Sunday, November 7, 2010

Still More Tote Bags

In between other things I don't seem to be able to get away from making tote bags from unused pieces of embroidery, this time some butterflies, a kookaburra and an unused piece from a Batlimore quilt.   All those years I've needed to have a piece of embroidery in my hands when going to various groups has ended up with a stack of interesting smaller embroideries which have never been framed for hanging on the wall - no room left for them anyway. But I find they make most interesting tote bags.  Just simple lined bags, no pockets inside.

I hope the recipients of the bags like them as much as I do.

Tuesday, October 12, 2010

More Tote Bags

I decided I would try and make some tote bags in preparation for Christmas, i.e. do without wrapping paper and just pop each present into a tote bag for the ladies of the family.  The idea is to try and only use scraps left over from other projects.

For the first two I used patterns and instructions from magazines.

Includes Thai silk scraps
Has a button trim
 Then I branched out with ideas of my own.  There is a limit to the number of framed pieces of cross stitch you can fit on the walls so I thought why not include the unframed pieces into tote bags.  And at one stage a few years ago  I was very keen on Baltimore quilts but  after a few blocks I decided that those interminable stems and leaves done with needle turning was not my idea of fun so a couple of them are also becoming tote bags.
Cross stitch parrot
Baltimore Quilt block
 I've already given away the Baltimore tote and I'm hoping I can get enough totes made so that I can keep the parrot tote for myself as I rather fancy that one ! I love the colours in it.

And my favourite book for the month - Gregory Day's "The Grand Hotel".  It's the third in a series set in the imaginary coastal town of  Mangowak (think Airey's Inlet), a quirky, amusing tale of small-town Australian life.

Saturday, September 4, 2010

Linen Tote Bag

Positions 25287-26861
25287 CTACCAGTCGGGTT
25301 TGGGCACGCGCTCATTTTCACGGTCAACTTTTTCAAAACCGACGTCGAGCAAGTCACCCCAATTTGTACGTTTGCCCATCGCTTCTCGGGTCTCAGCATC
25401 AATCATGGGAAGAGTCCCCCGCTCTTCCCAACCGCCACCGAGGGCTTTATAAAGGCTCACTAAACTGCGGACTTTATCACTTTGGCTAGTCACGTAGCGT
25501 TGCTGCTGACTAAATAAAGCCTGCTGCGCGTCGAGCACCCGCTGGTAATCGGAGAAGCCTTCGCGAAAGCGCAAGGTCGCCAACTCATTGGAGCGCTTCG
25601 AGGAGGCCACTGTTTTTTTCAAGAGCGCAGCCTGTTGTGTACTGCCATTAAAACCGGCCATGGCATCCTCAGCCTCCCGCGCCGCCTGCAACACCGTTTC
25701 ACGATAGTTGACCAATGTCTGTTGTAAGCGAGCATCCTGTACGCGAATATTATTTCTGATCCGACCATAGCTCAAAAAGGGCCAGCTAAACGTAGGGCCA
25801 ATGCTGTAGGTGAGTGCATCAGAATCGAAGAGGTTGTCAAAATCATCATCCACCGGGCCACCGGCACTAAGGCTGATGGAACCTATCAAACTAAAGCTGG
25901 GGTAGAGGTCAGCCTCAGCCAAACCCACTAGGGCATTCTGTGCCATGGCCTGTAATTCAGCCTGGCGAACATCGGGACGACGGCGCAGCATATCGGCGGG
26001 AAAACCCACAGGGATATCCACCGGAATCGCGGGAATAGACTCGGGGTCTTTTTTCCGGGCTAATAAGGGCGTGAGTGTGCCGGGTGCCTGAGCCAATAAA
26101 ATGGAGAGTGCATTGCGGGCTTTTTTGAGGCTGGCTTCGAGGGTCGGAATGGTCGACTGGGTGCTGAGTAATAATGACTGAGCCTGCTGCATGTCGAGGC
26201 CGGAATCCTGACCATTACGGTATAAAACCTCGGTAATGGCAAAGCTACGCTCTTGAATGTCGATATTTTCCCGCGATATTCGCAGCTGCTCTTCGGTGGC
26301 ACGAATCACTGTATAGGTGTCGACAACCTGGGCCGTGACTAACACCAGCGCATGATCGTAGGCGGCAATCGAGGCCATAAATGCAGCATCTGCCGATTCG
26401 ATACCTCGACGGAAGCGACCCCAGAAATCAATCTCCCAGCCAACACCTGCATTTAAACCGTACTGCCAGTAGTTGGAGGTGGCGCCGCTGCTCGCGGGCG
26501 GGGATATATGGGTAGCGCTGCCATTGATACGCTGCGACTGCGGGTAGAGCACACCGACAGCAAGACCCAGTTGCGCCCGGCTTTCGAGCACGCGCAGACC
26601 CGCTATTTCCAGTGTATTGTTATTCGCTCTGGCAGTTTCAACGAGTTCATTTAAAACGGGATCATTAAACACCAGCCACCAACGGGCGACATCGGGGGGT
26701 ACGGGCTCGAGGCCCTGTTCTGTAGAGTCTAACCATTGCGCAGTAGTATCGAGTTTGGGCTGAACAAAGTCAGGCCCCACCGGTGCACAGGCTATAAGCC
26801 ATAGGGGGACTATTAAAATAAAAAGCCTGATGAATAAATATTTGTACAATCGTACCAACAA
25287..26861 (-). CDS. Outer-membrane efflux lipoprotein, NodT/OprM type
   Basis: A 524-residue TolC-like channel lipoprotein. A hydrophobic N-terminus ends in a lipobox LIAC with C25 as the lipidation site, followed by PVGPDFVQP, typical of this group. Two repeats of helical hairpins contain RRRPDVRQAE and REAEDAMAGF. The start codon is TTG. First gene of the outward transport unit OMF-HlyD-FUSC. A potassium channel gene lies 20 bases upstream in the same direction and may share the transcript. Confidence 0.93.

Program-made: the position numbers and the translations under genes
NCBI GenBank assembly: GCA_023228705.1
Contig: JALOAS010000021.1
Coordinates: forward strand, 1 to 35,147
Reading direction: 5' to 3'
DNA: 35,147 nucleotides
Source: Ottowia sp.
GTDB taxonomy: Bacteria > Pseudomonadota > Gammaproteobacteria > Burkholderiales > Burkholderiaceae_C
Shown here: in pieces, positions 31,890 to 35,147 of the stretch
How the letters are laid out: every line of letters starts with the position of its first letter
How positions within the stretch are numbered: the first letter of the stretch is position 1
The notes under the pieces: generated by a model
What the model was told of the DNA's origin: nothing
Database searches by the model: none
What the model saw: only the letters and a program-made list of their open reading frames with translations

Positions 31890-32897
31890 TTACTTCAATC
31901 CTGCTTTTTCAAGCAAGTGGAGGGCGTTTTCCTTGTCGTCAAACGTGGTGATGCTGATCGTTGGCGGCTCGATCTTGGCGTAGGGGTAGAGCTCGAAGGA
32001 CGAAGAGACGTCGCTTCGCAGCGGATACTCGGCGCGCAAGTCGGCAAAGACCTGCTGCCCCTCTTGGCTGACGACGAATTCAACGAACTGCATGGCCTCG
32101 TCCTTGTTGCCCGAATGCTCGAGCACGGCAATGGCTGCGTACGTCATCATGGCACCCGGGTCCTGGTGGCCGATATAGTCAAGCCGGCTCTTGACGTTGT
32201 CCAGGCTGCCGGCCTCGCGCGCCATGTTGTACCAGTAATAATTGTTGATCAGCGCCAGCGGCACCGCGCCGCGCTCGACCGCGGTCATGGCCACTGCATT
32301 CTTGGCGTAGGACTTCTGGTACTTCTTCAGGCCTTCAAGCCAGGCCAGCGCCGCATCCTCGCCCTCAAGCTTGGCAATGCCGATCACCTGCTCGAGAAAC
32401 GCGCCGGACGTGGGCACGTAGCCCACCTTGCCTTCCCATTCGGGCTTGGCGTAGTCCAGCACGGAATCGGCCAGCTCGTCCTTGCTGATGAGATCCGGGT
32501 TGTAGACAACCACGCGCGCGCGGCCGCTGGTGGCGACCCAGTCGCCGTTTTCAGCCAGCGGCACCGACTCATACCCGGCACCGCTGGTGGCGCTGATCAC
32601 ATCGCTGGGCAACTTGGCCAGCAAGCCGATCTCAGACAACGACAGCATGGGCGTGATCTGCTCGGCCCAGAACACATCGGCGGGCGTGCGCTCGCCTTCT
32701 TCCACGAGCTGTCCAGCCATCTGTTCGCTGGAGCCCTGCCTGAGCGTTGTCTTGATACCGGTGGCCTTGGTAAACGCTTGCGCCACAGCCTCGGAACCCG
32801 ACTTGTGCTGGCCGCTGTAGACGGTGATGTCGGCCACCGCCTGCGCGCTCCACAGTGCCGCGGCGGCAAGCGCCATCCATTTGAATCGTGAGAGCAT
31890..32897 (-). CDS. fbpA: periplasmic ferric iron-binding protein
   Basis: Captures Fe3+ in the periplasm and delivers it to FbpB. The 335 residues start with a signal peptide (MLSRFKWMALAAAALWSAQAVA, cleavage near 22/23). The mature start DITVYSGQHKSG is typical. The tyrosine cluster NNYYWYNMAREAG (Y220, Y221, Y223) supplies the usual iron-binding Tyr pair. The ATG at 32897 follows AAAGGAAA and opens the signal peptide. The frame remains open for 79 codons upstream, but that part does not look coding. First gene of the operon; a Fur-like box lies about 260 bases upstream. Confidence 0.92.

I only finished this linen tote bag this week and promptly gave it to my daughter as a birthday present. It had been my "go visiting" piece of embroidery for a while - nice and small for carrying to a friend's house for an afternoon or evening of embroidery.  So now it's on to other projects.  Must think about more tote bags.  They're fun to do and make a pretty but useful present.

It's been raining steadily overnight and again this morning - would be a perfect day for sitting and sewing but it will have to wait for a while - perhaps this afternoon.

Friday, August 20, 2010

Australian Election

Federal Election Day tomorrow.  I really despair for the human race.  These last few weeks leading up to the election has shown the character of  Australia and the Australian people at their worst.  Ugly, bigoted, lying. I fail to understand how a temporary prime minister can stand there and deliberately lie about the opposition and say it again and again and again when it is blatantly untrue.  And then it gets repeated again and again among my contemporaries regardless of any proof to the contrary.. It makes me weep.  They just treat us as though we don't have a brain in our body.

What we need is some ethnic cleansing in the Parliament.,  Get rid of the lot of them.  No-one who has stood for Parliament before would be allowed to stand again. I would love that.

I just hope that tomorrow's results give us a government that we can trust to spend our money wisely.  I hate to see a government throwing money around with no thought to the consequences.

Regardless of anything else, never trust a woman who dyes her hair.  She's trying to be something she isn't !!!!

Thursday, July 22, 2010

Online Scrabble

Are there degrees of addiction ?  I wouldn't like to say that I am addicted to online Scrabble but I must say that I do enjoy it and often neglect things I should be doing to sit and juggle letters into improbable words.  The magic words are  "Your Turn".  I couldn't possibly ignore such an instruction.  My Scrabble partner could be waiting anxiously somewhere in the world for me to respond.

The Online Scrabble which I play (via Facebook) is labelled "Worldwide excluding U.S. and Canada"  Interesting.   I wonder why.  A bit racist, isn't it ?   Could we call that a sanction ?  Actually I'm quite happy with UK, NZ and Aussie players but would like it if Canada was included in our group.  The different time zones makes the game active at different times of the day.  Breakfast and supper are my main times for a bit of interaction.

In a different but similar game you can choose to use either their English or American dictionary.  I don't know what dictionary Scrabble uses but sometime words which I consider normal are not included.   Two that come to mind are Aran - a style of knitting - and tute -  as short for tutorial.

Just heard the little beep which indicates that "Your Turn" is again showing, so bye-bye !

Monday, June 21, 2010

Newspaper Cartoons

I don't know whether or not I'm a lazy person who doesn't add to her blog or whether life just gets too busy and complicated at times.

One thing that  captures my attention every day are the newspaper cartoons.  Those cartoonists are just so clever the way they get to the heart of the matter.  Fortunately the Herald Sun puts Mark Knight's cartoon online each day at      (part of the way down the page).